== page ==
I haven’t tried it. I ran across that yesterday while Googling “(insert veggie) flour” on random vegetables, etc I had around the house. It looks like there are two or three different techniques.

      The example I looked at called for slicing it extremely thin, then drying it, then grinding it (hopefully resulting in flour).

      It just seemed time consuming compared to grinding corn or beans with the extra steps involved.

      Reply
  • GoneWithTheWind February 1, 2011, 4:49 pm

    For what it’s worth before I started prepping I rarely ate bread. Now I make bread once or twice a week. We still don’t eat most of it (I know, we are wasting food) I primarily make it to get better at making bread. I store wheat and flour and I will know I will love fresh bread post SHTF. But pretty much bread has never been my staff of life. In fact for the first 20 years of my adult life it was rare to even have flour in the house. So if TSHTF and I don’t have wheat or flour I don’t expect to be grinding up acorns or something else to make bread. I will probably eat what I’ve got and probably cook it in the simplest way available to me.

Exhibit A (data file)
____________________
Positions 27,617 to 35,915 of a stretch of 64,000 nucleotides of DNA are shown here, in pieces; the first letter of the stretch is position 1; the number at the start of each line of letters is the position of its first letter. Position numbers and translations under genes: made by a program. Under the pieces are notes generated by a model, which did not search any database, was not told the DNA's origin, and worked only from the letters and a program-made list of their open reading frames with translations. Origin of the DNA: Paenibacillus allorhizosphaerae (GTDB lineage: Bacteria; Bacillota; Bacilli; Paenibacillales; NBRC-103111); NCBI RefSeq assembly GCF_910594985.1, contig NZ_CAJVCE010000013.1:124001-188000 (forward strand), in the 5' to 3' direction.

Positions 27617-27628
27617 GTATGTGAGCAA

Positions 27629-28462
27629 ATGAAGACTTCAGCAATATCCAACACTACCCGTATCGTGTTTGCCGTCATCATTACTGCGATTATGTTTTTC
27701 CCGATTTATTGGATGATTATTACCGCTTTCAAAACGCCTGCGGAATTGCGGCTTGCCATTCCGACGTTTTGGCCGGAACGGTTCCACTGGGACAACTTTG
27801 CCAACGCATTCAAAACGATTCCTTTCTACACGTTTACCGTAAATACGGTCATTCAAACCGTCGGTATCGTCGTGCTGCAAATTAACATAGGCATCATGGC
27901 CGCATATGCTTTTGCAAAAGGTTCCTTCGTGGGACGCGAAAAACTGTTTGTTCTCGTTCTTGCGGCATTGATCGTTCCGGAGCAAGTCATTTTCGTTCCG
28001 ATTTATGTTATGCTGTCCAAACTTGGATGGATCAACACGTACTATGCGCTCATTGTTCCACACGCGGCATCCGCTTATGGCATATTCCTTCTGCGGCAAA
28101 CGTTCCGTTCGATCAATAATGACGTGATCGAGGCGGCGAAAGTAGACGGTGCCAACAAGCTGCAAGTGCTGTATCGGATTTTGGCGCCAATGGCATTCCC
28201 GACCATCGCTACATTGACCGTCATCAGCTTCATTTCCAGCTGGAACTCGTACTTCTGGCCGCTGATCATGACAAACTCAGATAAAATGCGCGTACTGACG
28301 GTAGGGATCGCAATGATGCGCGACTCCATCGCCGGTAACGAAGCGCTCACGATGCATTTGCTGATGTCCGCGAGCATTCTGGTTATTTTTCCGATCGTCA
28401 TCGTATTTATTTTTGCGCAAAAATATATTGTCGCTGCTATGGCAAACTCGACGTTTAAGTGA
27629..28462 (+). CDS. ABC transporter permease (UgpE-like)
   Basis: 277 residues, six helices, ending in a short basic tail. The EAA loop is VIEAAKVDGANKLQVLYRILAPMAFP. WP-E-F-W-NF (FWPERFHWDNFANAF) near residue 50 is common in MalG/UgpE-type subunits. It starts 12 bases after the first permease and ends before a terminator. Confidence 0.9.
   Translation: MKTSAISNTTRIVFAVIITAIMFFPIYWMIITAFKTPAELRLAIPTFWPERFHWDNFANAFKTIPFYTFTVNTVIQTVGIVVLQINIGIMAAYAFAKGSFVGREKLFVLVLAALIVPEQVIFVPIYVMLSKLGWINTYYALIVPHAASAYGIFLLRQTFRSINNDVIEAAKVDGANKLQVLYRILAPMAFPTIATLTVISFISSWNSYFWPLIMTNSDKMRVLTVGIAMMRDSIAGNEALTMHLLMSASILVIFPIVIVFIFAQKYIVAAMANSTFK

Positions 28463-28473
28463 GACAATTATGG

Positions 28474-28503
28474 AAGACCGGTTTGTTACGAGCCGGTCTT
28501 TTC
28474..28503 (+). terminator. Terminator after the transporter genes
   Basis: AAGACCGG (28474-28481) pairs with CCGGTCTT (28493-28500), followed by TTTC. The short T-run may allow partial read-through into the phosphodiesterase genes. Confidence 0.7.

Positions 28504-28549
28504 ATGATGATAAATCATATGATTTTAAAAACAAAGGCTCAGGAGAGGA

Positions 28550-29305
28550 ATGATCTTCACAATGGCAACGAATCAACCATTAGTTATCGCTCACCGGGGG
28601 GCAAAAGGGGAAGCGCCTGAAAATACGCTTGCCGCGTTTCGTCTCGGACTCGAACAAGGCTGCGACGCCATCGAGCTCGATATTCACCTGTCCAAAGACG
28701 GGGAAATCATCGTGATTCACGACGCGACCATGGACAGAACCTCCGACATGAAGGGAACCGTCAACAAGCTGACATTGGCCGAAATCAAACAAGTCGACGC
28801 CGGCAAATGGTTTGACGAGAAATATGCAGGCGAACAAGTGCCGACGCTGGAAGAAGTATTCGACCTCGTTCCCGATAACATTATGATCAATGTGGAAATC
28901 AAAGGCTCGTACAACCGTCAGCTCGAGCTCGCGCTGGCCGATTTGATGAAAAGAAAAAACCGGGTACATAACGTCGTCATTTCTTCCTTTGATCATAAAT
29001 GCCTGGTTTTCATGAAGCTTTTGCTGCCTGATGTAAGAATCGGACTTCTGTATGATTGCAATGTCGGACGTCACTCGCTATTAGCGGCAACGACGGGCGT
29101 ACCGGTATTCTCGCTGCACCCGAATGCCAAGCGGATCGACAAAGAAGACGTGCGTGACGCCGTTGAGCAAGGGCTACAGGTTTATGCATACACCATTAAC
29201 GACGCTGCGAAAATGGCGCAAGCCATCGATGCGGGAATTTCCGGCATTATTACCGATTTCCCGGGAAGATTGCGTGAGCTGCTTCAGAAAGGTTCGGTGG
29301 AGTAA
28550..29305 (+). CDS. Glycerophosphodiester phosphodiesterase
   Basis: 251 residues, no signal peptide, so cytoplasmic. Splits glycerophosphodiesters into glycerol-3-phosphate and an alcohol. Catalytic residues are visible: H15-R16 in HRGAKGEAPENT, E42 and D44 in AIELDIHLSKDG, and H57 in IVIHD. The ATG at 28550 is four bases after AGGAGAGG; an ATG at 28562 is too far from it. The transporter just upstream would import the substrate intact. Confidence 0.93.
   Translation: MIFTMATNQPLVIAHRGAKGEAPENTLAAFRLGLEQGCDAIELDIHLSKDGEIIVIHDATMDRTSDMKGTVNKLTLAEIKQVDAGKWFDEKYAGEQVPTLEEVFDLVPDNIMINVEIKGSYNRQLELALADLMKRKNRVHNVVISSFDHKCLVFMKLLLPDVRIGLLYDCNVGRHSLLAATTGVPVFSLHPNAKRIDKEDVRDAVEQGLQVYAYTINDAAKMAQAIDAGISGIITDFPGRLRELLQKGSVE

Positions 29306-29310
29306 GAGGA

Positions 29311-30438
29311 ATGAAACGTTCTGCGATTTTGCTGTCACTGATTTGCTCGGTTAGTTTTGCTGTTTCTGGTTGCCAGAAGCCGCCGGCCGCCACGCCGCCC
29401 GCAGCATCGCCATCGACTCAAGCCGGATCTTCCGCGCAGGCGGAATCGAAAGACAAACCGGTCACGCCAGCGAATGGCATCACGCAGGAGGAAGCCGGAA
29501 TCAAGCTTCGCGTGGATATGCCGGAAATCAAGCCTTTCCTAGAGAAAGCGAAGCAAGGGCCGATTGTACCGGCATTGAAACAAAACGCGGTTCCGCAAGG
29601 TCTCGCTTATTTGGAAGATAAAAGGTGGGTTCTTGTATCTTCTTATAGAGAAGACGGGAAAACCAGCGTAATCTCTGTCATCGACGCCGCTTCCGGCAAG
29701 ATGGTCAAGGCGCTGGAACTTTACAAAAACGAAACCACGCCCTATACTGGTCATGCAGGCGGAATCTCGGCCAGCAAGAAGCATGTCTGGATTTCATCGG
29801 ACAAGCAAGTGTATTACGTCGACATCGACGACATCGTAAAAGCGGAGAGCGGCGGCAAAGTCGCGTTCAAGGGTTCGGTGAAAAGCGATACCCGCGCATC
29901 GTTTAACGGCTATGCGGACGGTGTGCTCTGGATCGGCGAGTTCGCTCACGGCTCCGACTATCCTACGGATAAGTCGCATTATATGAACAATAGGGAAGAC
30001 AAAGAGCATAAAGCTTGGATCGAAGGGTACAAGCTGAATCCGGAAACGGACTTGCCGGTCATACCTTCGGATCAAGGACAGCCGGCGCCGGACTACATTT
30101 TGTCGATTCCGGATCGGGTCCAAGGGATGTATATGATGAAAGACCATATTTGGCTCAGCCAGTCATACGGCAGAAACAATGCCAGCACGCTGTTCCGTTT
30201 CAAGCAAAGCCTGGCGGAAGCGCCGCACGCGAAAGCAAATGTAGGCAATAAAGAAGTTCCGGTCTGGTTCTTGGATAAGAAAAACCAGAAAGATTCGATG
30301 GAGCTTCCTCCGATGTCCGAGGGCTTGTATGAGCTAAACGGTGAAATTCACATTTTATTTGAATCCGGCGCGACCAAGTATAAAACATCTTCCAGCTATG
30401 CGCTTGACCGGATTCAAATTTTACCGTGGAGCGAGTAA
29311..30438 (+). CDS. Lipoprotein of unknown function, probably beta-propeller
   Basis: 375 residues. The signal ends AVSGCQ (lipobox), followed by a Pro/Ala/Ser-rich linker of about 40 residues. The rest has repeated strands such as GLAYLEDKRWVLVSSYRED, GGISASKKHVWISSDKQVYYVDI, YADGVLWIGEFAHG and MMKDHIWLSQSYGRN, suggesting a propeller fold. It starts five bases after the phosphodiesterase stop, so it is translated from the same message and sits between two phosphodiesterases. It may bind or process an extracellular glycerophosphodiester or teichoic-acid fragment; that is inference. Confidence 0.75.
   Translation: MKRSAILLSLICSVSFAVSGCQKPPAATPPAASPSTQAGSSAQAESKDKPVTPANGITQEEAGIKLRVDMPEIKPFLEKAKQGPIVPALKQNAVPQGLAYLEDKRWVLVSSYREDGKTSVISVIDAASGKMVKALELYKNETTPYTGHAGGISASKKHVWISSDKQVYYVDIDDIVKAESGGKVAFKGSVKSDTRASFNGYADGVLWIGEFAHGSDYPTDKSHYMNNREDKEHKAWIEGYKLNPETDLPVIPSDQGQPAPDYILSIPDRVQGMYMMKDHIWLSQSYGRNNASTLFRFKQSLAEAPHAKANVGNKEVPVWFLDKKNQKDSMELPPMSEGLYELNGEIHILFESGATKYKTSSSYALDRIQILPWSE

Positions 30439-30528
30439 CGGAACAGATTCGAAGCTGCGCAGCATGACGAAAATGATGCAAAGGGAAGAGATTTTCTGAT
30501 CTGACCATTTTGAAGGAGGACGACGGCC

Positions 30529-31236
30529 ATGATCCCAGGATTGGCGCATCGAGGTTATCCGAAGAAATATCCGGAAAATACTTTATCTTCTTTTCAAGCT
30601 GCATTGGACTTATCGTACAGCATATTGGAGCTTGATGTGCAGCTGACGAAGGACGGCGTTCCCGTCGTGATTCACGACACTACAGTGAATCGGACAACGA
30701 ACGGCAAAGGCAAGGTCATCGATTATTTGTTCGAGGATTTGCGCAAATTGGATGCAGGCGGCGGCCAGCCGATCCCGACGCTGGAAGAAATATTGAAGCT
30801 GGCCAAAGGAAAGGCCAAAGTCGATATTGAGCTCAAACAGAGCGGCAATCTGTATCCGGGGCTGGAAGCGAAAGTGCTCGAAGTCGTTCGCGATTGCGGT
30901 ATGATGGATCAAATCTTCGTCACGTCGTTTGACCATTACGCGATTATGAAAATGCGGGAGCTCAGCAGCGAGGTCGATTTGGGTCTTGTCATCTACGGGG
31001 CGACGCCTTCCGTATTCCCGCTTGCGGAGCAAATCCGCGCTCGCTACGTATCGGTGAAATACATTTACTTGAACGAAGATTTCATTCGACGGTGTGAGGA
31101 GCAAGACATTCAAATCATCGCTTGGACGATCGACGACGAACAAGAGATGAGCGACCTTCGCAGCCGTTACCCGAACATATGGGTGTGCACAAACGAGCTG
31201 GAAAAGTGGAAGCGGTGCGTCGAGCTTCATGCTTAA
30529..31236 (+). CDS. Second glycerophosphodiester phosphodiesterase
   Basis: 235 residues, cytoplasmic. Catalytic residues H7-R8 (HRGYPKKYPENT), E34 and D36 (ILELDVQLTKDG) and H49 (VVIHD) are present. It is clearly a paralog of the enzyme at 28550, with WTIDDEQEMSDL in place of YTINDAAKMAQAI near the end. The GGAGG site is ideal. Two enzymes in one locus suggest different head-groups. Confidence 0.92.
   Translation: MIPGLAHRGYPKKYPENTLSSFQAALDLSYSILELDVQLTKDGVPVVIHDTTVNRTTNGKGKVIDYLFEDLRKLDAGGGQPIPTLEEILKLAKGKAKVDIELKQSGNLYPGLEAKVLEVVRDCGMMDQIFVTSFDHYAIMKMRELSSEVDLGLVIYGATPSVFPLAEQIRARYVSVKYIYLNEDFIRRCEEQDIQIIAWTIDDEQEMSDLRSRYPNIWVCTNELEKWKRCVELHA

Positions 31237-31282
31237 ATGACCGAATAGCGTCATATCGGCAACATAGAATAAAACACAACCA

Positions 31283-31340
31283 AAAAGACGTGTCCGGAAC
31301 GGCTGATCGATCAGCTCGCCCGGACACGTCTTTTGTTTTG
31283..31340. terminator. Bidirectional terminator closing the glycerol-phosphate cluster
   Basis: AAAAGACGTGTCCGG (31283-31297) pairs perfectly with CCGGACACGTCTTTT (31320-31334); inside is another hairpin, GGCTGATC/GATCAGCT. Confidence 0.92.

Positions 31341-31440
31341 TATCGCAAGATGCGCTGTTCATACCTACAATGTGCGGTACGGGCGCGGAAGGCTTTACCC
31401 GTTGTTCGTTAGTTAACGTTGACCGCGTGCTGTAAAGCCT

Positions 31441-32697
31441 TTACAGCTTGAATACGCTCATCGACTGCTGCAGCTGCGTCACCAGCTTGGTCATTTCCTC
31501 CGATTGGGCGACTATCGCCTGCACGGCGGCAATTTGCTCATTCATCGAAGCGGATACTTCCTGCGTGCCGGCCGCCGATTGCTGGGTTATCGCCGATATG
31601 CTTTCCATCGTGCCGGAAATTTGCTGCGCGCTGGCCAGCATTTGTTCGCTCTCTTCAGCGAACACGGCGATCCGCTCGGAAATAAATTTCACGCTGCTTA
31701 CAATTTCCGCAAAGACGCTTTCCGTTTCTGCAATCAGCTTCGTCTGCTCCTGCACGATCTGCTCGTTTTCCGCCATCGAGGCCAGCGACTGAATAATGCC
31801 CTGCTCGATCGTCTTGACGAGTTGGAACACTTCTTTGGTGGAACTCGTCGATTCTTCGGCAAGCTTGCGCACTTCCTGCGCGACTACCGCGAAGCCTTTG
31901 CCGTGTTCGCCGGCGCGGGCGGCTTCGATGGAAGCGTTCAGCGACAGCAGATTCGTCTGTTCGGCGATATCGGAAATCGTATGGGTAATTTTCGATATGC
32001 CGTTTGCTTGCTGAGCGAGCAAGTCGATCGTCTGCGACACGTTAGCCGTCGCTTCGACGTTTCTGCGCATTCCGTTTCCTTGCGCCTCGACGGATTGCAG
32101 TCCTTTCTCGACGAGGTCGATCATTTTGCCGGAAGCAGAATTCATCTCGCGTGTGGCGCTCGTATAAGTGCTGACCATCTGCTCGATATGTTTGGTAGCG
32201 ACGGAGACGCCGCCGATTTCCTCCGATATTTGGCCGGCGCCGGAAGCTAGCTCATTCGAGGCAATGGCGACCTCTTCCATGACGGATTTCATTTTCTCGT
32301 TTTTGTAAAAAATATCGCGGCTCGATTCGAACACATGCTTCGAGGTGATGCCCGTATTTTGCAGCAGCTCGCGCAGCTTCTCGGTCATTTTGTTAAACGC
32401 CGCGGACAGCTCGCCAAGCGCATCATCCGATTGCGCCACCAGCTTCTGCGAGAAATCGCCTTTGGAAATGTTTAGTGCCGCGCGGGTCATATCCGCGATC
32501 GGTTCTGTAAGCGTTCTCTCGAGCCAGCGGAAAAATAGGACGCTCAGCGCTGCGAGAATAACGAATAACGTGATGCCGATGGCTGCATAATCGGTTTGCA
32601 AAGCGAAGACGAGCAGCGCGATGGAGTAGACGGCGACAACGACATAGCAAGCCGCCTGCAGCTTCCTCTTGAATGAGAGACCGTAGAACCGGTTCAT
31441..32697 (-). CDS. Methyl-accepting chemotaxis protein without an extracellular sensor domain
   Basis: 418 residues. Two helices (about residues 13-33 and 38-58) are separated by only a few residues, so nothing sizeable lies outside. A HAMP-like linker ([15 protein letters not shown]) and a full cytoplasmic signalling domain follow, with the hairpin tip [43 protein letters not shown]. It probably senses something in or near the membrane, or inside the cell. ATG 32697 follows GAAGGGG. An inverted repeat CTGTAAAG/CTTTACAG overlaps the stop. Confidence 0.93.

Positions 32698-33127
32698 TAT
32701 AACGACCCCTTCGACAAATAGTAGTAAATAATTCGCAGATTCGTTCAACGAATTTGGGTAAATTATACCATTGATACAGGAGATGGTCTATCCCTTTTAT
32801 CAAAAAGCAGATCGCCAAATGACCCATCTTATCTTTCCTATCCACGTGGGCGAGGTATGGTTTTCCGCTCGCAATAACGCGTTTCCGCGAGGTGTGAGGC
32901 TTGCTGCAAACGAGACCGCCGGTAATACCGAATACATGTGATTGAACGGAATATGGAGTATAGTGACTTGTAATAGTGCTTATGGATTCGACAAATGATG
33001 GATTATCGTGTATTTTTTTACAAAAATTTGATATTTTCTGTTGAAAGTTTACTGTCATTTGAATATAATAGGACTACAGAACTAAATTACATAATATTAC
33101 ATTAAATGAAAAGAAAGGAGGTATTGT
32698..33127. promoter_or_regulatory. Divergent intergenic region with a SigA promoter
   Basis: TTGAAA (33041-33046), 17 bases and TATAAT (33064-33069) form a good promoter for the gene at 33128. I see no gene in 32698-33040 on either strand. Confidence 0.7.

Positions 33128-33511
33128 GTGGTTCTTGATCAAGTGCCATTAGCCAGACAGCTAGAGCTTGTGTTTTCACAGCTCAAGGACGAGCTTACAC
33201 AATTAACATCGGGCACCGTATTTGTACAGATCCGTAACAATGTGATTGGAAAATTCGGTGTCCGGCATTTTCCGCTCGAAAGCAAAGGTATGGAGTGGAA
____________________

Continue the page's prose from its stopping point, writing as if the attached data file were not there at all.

Reply
  • ChefBear58 February 1, 2011, 10:22 pm

    Sorry for the delay, I have been dealing qith the worst headache I have ever experienced as result of a concussion yesterday evening. Please bear with me if my spelling is off or if I don’t answer your questions to your expectations. If further clarification please let me know and I will elaborate.